One thing we can take from this is we've a long way to go yet.


Jon McCulloch, The Evil Bald Genius

Author, speaker, business owner, and autism advocate

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I'm Jon. Husband, father, business owner, author, speaker, and outspoken advocate for autism awareness. I struggled my whole life knowing I was different, but not knowing how or why. I was finally diagnosed in 2019, but had informally self-identified as autistic for a couple of years before that. I live on a remote farm in Ireland with my wife and an assortment of cats and dogs.

  • M says:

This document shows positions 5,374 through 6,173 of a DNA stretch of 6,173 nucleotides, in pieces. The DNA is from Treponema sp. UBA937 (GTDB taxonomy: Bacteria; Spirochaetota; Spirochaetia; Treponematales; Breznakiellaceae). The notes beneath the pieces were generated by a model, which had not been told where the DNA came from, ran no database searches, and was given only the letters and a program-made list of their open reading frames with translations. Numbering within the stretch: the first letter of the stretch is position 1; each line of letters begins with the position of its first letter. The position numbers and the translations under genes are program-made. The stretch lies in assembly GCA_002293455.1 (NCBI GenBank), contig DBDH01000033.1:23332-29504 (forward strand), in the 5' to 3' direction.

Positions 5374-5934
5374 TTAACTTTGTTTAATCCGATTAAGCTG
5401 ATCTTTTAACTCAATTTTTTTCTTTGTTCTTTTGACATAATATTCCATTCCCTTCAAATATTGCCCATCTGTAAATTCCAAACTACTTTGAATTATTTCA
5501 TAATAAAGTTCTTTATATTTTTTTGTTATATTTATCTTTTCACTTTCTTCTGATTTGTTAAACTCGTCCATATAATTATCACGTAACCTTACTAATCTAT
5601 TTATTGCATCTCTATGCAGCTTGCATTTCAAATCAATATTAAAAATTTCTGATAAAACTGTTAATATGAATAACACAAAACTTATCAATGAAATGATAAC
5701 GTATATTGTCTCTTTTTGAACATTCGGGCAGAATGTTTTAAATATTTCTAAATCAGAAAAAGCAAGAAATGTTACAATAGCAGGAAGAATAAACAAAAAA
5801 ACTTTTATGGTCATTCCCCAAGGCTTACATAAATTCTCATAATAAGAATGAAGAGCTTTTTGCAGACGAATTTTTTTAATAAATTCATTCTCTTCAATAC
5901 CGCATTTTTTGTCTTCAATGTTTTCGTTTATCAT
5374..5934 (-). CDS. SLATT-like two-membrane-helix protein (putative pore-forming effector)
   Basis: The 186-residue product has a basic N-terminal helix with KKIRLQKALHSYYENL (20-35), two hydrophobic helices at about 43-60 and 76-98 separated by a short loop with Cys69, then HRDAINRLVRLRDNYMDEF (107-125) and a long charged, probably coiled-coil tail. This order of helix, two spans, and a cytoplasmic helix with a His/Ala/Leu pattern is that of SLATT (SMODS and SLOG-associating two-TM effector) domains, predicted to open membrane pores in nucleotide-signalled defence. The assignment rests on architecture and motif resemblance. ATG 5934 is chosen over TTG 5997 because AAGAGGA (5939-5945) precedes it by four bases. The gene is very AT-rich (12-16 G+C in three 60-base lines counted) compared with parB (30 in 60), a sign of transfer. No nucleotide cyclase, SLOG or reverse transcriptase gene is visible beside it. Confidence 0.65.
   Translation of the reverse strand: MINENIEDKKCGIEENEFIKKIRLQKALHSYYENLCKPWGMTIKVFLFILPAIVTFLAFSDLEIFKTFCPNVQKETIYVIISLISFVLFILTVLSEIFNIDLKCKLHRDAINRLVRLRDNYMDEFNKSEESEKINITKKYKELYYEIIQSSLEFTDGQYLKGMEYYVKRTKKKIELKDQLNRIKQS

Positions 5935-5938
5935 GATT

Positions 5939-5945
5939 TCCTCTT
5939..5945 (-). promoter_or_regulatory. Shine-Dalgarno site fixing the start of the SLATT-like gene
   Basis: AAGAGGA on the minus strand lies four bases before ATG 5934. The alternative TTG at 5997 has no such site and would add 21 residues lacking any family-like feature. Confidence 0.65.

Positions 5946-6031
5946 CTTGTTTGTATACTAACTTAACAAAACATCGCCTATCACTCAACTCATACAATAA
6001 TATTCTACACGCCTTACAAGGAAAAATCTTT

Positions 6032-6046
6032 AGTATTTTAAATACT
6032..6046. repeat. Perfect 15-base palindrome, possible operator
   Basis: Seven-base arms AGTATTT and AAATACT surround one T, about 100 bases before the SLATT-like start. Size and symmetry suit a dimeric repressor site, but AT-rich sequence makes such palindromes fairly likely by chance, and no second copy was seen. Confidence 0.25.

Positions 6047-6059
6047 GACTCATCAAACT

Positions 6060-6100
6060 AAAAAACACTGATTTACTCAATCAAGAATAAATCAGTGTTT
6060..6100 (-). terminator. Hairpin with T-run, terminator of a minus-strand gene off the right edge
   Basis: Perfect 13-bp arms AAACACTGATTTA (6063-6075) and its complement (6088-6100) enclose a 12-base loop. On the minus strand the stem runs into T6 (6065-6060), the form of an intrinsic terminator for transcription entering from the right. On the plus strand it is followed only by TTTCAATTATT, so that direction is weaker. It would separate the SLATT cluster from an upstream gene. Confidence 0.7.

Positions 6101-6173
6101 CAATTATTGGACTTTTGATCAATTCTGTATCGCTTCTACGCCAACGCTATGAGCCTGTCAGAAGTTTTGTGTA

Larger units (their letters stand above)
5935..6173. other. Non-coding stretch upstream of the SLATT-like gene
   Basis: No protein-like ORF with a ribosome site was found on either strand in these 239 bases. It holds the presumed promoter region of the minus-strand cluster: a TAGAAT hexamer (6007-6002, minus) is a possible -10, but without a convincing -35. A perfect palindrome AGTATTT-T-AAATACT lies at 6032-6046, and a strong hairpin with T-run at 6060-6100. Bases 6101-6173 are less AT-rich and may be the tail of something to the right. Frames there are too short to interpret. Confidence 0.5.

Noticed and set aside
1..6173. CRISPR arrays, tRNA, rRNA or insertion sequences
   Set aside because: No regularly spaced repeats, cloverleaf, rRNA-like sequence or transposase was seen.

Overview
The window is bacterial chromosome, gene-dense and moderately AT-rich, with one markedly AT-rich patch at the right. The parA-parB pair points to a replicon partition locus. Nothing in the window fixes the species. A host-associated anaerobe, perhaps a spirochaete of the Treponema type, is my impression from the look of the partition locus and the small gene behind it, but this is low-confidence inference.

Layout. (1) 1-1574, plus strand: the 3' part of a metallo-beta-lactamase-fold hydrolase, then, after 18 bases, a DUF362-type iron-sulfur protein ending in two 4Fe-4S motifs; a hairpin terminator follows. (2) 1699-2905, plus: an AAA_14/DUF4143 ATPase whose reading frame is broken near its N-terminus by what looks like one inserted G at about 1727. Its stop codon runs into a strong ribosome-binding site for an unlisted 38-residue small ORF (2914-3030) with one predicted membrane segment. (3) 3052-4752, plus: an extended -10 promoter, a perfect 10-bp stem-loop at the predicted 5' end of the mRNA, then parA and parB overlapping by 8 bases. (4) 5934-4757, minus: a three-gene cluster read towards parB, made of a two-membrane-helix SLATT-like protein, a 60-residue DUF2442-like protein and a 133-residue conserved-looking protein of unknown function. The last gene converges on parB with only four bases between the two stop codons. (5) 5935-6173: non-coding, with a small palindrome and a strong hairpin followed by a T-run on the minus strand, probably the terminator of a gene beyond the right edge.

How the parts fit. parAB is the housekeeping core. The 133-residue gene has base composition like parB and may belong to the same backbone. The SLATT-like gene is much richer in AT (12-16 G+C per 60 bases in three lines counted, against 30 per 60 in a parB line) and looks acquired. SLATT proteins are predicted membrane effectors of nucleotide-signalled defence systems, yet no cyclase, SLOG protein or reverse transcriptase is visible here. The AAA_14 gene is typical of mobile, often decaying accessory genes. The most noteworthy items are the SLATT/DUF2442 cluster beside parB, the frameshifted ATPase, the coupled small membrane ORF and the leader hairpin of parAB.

I can relate to this well. I chose the wrong career for an autistic as I didnt know what caused all my mental, physical, and emotional deviations from what I observed in others. I became a firefighter/paramedic because of my desire to help people tested MBTI as INFJ but not sure now if its not just some bleed-over? I was placed on permanent disability after working for 17 years as firefighter. What bothered me the most were the unexpected noises from the alarms, the bright lights flashing at 2am. The lack of sleep felt like sheer torture to me. My senses would overload every shift and I would need to get away from everything and everyone and seclude myself on my kayak with a 12 pack. 8 blood pressure medications and a cardiac cath at @ 39 ended my career. The past several years have allowed me to observe and dissect my thoughts and compare until I found my traits and personalities are so similar to autism that I had my wife take an autism test with her knowledge of me and she scored me higher than i even scored myself.